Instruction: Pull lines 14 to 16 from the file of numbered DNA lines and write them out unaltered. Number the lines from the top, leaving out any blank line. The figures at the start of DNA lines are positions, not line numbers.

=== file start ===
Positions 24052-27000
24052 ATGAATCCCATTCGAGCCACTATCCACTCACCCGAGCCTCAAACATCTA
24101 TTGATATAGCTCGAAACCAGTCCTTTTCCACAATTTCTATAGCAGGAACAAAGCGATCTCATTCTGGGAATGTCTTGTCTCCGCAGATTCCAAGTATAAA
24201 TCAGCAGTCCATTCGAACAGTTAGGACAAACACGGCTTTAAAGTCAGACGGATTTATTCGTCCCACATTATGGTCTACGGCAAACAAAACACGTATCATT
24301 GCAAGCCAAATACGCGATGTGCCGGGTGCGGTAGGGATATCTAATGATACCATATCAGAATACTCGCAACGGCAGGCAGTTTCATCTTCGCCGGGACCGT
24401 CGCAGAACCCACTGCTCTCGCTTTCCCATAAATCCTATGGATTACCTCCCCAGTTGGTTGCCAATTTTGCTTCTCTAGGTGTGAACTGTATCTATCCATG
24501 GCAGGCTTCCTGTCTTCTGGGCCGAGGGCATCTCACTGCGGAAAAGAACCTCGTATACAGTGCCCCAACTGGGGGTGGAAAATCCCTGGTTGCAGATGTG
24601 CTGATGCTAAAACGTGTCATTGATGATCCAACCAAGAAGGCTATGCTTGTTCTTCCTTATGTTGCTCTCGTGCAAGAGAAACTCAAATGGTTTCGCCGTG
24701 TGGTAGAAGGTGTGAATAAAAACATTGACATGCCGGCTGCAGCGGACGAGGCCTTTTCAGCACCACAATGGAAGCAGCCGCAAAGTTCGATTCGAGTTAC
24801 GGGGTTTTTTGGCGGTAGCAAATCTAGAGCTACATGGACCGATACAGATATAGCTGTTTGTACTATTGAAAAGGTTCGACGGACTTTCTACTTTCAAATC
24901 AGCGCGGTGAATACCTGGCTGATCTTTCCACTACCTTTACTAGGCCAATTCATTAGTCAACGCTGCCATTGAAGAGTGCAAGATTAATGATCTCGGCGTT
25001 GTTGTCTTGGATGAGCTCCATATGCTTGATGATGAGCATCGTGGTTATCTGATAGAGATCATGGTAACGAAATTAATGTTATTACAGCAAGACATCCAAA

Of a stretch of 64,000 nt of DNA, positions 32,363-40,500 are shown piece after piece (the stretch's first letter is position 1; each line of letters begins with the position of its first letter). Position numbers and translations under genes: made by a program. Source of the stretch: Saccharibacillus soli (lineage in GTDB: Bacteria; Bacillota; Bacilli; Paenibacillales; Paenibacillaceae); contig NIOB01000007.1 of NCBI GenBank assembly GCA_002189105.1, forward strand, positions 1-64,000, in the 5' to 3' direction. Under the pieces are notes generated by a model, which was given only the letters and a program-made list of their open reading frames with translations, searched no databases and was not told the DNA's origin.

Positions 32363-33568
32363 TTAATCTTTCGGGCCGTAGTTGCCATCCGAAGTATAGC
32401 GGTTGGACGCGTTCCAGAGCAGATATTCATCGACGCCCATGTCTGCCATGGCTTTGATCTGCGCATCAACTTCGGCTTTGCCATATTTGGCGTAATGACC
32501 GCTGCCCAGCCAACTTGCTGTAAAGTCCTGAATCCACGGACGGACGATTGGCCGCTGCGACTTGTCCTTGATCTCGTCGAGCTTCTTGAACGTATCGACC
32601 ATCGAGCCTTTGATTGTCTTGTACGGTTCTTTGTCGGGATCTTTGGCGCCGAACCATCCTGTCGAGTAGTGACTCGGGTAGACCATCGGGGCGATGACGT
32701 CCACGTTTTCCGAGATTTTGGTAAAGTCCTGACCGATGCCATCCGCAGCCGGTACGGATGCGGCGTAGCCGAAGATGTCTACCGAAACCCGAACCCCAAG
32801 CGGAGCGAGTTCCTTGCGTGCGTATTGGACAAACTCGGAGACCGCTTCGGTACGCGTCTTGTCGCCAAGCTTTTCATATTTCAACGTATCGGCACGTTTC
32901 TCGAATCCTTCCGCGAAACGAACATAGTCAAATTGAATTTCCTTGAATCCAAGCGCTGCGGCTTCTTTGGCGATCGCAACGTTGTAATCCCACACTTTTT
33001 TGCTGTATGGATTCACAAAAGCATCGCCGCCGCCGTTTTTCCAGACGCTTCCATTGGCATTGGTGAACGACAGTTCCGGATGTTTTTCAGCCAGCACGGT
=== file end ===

Positions 32363-33568
32363 TTAATCTTTCGGGCCGTAGTTGCCATCCGAAGTATAGC
32401 GGTTGGACGCGTTCCAGAGCAGATATTCATCGACGCCCATGTCTGCCATGGCTTTGATCTGCGCATCAACTTCGGCTTTGCCATATTTGGCGTAATGACC